Be prepared to listen as much as you talk. Be aware of body language and voice inflections that can help you determine the meaning beneath the position the other party is presenting. Stay focused on what they are saying instead of thinking about what you are going to say next. Being a good listener may help you to gain a wealth of knowledge and understanding that could give you the edge in the negotiation process before you ever speak a word of your own.
Always ask for what you want, even if you aren’t really confident that you’ll get it. You won’t know for sure what gains you can achieve if you don’t at least ask. Be prepared to provide valid reasons for your request so you can present a convincing case. Once again, it is imperative that you know your bottom line so that you can decide whether denial of your request is a deal-breaker or a concession you are willing to make in exchange for gains in other areas.
If the negotiations become heated, don’t react emotionally. It’s important to stay focused on your goal of reaching an agreement that reflects your best interests. If you get mad and walk away from the negotiations before an agreement is reached, you may be closing the door on opportunities that could advance your interests. Before reacting, take a mental break in order to find the best way to restructure your argument to help you convince the other party of its logical aspects.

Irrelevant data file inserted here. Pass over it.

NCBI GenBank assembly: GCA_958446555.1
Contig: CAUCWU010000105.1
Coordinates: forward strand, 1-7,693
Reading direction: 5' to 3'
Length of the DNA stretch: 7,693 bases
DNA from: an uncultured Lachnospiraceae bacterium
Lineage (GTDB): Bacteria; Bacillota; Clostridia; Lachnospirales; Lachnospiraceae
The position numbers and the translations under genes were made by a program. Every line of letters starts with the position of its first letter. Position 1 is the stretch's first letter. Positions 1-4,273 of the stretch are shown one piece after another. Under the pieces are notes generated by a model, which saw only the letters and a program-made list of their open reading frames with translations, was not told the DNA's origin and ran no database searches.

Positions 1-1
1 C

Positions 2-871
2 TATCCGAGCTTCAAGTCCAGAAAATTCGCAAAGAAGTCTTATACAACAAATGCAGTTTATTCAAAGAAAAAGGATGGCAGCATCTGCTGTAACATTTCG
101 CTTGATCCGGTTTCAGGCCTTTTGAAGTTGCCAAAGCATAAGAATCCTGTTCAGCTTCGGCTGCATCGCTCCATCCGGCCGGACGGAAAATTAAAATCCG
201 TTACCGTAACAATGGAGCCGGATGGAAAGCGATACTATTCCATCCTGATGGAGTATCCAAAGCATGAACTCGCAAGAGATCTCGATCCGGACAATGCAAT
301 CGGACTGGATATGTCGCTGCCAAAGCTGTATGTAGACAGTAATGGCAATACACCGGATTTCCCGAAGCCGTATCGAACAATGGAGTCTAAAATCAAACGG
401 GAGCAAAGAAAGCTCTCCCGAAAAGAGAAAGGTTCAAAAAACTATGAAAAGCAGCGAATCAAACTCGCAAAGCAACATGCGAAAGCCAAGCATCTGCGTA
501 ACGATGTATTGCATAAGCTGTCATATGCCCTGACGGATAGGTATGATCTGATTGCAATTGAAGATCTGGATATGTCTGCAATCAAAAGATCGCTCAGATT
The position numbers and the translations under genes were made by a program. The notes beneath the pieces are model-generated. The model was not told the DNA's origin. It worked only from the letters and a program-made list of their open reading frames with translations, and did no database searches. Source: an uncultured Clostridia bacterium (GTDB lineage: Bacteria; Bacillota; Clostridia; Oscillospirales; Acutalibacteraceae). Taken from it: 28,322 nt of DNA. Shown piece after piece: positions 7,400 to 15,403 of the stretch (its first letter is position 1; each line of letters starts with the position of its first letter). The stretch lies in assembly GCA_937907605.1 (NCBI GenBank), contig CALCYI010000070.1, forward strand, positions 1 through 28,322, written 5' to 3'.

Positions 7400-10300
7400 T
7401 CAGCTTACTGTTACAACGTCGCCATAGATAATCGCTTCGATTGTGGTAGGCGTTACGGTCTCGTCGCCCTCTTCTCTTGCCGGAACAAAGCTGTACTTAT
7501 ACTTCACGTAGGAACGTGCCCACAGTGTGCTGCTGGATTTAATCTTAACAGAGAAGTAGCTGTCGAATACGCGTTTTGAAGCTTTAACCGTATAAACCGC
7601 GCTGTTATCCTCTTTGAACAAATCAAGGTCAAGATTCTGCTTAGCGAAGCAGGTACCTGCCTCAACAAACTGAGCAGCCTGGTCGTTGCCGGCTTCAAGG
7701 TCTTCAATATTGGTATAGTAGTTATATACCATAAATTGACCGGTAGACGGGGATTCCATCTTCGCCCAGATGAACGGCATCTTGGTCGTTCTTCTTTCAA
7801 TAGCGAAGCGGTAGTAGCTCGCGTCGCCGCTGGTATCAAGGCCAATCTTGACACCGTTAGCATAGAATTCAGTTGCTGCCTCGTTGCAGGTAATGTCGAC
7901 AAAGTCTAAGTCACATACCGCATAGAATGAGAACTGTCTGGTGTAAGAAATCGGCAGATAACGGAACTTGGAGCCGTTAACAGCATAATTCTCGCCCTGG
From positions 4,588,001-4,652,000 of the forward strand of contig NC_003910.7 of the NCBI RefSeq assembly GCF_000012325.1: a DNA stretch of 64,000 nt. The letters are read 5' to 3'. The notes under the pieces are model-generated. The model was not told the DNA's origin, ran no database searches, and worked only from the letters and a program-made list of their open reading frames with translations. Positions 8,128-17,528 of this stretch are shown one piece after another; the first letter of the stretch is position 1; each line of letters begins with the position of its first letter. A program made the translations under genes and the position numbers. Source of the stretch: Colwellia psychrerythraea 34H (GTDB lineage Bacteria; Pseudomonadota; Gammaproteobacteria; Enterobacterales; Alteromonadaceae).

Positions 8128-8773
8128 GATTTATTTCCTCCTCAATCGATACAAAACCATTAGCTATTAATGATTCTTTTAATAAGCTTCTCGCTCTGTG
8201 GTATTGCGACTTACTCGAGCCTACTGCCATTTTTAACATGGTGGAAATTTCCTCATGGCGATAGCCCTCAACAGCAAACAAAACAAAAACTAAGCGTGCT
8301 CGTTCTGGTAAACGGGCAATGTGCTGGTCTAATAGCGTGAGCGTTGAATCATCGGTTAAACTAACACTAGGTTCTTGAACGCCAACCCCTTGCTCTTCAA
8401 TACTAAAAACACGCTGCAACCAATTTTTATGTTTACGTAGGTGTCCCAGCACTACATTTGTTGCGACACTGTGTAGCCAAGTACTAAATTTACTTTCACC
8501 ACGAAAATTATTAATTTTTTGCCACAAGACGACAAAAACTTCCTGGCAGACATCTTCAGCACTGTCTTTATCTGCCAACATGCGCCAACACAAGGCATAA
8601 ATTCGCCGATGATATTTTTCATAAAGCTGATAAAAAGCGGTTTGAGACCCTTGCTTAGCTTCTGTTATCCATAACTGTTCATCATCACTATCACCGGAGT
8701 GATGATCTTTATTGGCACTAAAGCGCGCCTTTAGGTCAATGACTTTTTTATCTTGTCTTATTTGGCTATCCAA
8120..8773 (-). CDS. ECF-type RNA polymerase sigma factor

For example: Let’s say that the rate the shipper offers you is not enough money to meet your break-even point and allow you some profit. Once you have stated your position, let the shipper know that you are willing to accept an amount that is fair – one that will allow you both to make a reasonable profit.
Then ask the shipper to help you understand how the rate he/she is offering can accomplish this goal. Presenting your position in this manner places the monkey on the shipper’s back by forcing him/her to show how the rate that has been offered fulfills both parties’ need to be profitable. If the shipper is truly negotiating in good faith, he/she will realize the necessity to arrive upon a mutually beneficial agreement. If that can’t happen, at least you’ll know that it’s time to walk away and pursue your other options.
Remember, you won’t always get everything that you want; however, using good negotiation skills will help you to make your best deal, whether it’s buying new equipment for your business or convincing your spouse to shorten up her honey-do list on this trip home. Face it ... she knows you too well, so forget that one!
If you have questions about doing business as an owner-operator and/or an independent trucker, please e-mail them firstname.lastname@example.org or send then to PO Box 1000, Grain Valley, MO 64029. We can’t publish all of your questions in Land Line, but you will receive a response, even if your letter is not published.